Wake us up

The video above is of a song released in 1965 titled “The War Drags On” by British folk singer Mick Softley. It was written to protest the Vietnam War and follows the story of a soldier who is sent to Vietnam and has nightmare of the world ending due to nuclear warfare.



The video above is of a song released in 2004 titled “Wake Me Up When September Ends” by the American rock band, Green Day. The video follows a young couple in love that have an argument because the boyfriend enlists in the USMC.

Both videos are very moving however “The War Drags On” is much more direct in it’s anti war sentiment. Furthermore, the 1960s video uses (or so it seems) actual scenes from the Vietnam war where as Green Day’s video is staged. It seems that as time has passed many people have grown to accept, or rather tolerate the pointless wars we are in. Maybe its more of a feeling of insignificance, in regards to our influence on government action. The 1960s video clearly addresses the irony of bringing freedom to the country. The 1960s video is also more graphic and calls people to action. This difference between videos reflect a change in social protests. Nowadays people have become much more reserved with their opinions and due to the economic situation most people have found themselves in, are too busy with work and family to have the time and desire to do anything that would stimulate social change. The world has become infantile and even as we become more connected via the internet, we have become isolated from the world, narrowing our scope of interest and concern to a very close proximity.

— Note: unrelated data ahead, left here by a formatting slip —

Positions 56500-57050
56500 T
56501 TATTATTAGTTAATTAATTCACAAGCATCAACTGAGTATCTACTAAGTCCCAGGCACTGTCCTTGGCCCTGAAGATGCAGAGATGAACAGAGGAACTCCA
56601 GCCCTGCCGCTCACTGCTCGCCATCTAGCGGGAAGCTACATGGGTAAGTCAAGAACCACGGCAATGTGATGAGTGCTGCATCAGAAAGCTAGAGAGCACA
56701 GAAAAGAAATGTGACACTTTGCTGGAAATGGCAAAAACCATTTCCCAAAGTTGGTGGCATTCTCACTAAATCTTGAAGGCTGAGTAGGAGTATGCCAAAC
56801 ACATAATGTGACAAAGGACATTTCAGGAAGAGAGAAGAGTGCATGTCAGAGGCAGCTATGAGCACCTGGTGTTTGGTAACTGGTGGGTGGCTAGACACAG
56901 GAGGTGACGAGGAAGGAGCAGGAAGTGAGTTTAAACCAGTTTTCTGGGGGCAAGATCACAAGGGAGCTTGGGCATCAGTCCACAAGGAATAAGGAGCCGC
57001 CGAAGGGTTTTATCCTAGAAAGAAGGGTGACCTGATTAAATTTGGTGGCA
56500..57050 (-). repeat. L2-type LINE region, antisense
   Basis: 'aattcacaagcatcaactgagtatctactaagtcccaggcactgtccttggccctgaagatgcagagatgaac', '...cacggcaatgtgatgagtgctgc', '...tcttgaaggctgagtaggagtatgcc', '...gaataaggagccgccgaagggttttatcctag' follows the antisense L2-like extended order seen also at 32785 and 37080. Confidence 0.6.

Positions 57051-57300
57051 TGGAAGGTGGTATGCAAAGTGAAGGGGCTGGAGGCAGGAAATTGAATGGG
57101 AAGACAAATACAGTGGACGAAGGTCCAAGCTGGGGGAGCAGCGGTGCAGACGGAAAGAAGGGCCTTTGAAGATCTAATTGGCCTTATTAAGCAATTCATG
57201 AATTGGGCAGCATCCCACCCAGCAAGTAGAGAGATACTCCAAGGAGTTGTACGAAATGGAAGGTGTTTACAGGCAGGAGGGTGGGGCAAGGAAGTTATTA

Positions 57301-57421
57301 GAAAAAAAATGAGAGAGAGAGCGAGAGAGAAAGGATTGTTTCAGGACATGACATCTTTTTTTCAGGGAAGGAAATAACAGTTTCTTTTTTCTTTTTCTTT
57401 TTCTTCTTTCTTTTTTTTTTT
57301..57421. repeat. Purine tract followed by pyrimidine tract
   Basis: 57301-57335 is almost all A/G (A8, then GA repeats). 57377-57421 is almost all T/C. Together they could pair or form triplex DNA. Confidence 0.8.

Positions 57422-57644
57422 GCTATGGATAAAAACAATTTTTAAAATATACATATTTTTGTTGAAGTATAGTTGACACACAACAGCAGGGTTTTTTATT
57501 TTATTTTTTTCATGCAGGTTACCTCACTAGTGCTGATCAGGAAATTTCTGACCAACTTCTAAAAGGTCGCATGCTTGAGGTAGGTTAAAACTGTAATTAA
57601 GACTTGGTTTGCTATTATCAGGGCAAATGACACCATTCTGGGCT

“Don’t matter what color, all that matters we gathered together”


The first video is a song originally written by Bob Dylan in the 60’s. It is a song questioning the way things are. For example, the line ‘Yes, how many years can some people exist before they’re allowed to be free ?’ is a question based on civil rights for blacks.The second video is Mosh by Eminem and it was released in 2004. Eminem in this song was trying to encourage people to go out and vote. He wanted to encourage people to try to change and challenge the politicians ( Example: Bush ) that were taking advantage of them. Mosh had more anger being shown than Blowing in the Wind. Mosh is more aggressive.


“Keep Your Eyes on the Prize” and “World Wide Suicide”


With the lyrics composed in 1956, “Keep Your Eyes on the Prize” was a very influential song during the black civil rights movements in the 1950s and 1960s. It was one of the protesters favorite song during their organized walk outs. Although the lyrics of the song is rather subtle, since it did not refer to any specific events or movements, the intention of the song was, nevertheless, apparent to the singers and listeners. The melody and the repetition of “eyes on the prize” were very effective in reminding the protesters to continue to pursuit their ultimate goals.

Pearl Jam’s “World Wide Suicide” (2006), on the other hand, is a song that was written to express the population’s anger toward the Iraq War. In contrast to the subtle “Keep Your Eyes on the Prize,” “World Wide Suicide” is a little more explicit in the message. There were many key words, such as “war,” “man-made hell,” and “President writes a check, while others pay” that were apparent to the audiences during war time. Moreover, compare to “Keep Your Eyes on the Prize,” “World Wide Suicide” is more of a song of complaint than a song of encouragement for the protesters.